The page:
Supervisors sometimes say incredibly dumb things. But those remarks won’t necessarily create liability—if you have carefully documented.
Recent case: Robert Dickerson worked for a college as a part-time janitor. He has mild mental retardation. He also has a long history of. He filed an EEOC complaint about discrimination following several poor evaluations.
Then he asked his supervisor what he could do to be hired full time. The supervisor offered advice: Don’t sue your employer.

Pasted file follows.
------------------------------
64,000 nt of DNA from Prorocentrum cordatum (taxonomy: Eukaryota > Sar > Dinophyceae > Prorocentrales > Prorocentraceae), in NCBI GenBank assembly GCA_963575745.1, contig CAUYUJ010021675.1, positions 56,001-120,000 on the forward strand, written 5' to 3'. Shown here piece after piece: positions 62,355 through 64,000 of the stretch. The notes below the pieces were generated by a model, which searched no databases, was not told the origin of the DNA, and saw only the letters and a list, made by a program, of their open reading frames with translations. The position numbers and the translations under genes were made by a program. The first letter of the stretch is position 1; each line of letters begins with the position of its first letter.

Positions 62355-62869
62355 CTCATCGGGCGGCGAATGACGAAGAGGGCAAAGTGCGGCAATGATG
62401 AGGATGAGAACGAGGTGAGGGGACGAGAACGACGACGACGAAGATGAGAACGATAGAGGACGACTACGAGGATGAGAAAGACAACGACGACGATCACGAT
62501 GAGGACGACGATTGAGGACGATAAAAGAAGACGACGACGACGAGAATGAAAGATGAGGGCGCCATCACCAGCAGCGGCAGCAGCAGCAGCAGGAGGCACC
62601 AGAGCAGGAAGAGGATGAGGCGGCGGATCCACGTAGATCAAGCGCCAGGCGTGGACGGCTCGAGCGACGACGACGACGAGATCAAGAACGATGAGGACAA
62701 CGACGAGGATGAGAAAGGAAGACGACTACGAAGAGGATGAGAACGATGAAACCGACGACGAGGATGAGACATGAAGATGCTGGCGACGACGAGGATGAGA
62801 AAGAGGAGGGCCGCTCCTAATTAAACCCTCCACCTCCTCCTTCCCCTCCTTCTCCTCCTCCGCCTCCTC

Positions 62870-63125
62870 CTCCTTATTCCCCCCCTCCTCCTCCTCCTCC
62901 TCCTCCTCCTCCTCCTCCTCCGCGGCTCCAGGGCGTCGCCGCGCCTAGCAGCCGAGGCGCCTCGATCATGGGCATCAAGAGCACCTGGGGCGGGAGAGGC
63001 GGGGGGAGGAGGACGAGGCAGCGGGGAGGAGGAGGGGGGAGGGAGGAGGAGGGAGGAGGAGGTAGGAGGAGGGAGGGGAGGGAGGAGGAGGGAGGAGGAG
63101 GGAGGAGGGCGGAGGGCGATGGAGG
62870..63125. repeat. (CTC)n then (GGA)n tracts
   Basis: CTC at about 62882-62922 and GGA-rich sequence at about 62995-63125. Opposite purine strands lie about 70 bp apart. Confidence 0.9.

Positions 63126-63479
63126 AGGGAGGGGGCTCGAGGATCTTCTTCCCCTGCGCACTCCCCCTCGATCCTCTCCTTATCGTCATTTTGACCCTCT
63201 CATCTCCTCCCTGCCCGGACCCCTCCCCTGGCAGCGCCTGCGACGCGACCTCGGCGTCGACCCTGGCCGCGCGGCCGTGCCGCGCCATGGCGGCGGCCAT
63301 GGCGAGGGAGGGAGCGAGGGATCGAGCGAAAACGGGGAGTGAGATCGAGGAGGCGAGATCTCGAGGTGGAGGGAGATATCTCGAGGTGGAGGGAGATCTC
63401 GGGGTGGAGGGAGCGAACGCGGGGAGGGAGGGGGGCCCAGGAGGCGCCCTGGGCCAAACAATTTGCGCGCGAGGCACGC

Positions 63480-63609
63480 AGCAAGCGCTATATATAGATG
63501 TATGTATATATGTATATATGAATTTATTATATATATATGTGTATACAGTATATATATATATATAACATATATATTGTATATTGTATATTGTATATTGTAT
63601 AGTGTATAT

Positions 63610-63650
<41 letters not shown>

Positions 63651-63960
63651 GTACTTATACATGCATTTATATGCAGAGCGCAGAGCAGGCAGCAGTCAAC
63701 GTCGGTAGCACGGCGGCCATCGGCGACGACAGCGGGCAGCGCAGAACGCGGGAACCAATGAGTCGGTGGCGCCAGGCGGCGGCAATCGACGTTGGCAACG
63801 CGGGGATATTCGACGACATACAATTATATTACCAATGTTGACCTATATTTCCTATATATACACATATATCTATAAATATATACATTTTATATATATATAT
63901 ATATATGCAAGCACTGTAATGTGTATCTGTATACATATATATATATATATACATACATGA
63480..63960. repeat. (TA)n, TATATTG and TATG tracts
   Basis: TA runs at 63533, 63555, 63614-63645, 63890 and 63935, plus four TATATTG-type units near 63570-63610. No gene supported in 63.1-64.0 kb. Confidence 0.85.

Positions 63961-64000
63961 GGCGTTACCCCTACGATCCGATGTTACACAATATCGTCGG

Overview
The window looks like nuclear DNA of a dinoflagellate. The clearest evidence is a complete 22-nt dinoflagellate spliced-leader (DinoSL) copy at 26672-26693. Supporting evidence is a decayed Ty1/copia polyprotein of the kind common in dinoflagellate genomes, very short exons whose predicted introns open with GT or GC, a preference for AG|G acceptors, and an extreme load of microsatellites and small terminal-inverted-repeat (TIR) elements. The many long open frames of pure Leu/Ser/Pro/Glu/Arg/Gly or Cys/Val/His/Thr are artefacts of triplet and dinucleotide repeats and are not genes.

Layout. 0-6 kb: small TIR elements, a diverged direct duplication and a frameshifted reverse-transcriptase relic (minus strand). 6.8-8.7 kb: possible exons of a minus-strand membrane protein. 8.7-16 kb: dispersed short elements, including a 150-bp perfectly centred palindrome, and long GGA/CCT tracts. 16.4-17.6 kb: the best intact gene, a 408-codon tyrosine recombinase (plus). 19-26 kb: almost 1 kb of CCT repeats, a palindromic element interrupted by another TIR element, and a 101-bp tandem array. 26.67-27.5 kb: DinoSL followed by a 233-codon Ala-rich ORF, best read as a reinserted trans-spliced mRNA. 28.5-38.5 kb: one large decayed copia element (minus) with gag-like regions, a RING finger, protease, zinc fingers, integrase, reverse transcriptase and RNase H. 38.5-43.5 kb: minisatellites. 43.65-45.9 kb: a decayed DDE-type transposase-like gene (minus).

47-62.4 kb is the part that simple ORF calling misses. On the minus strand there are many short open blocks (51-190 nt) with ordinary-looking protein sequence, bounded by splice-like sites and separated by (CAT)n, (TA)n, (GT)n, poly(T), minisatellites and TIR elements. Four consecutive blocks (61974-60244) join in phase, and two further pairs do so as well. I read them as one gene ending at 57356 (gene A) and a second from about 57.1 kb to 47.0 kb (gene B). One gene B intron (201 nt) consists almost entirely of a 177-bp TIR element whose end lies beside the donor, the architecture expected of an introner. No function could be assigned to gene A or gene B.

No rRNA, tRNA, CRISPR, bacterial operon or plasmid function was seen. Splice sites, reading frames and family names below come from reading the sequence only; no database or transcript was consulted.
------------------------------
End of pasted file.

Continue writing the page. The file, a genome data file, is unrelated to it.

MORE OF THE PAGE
Later, Dickerson was fired for poor performance. He sued, alleging the supervisor’s comment was clear evidence of retaliation.
The court said the remark was “imprudent” but that it was still clear Dickerson was terminated for poor performance. (Dickerson v. Board of Trustees, No. 10-3381, 7th Cir., 2011)
- Awkward: Bias suit reveals state troopers' Asian sex trips
- Equality also applies to return-to-work situations
- Can fired poor performer receive unemployment benefits?
- Can we make a deaf employee and his boss learn sign language?
- Courts crack down on lawsuits against entities not named in EEOC complaints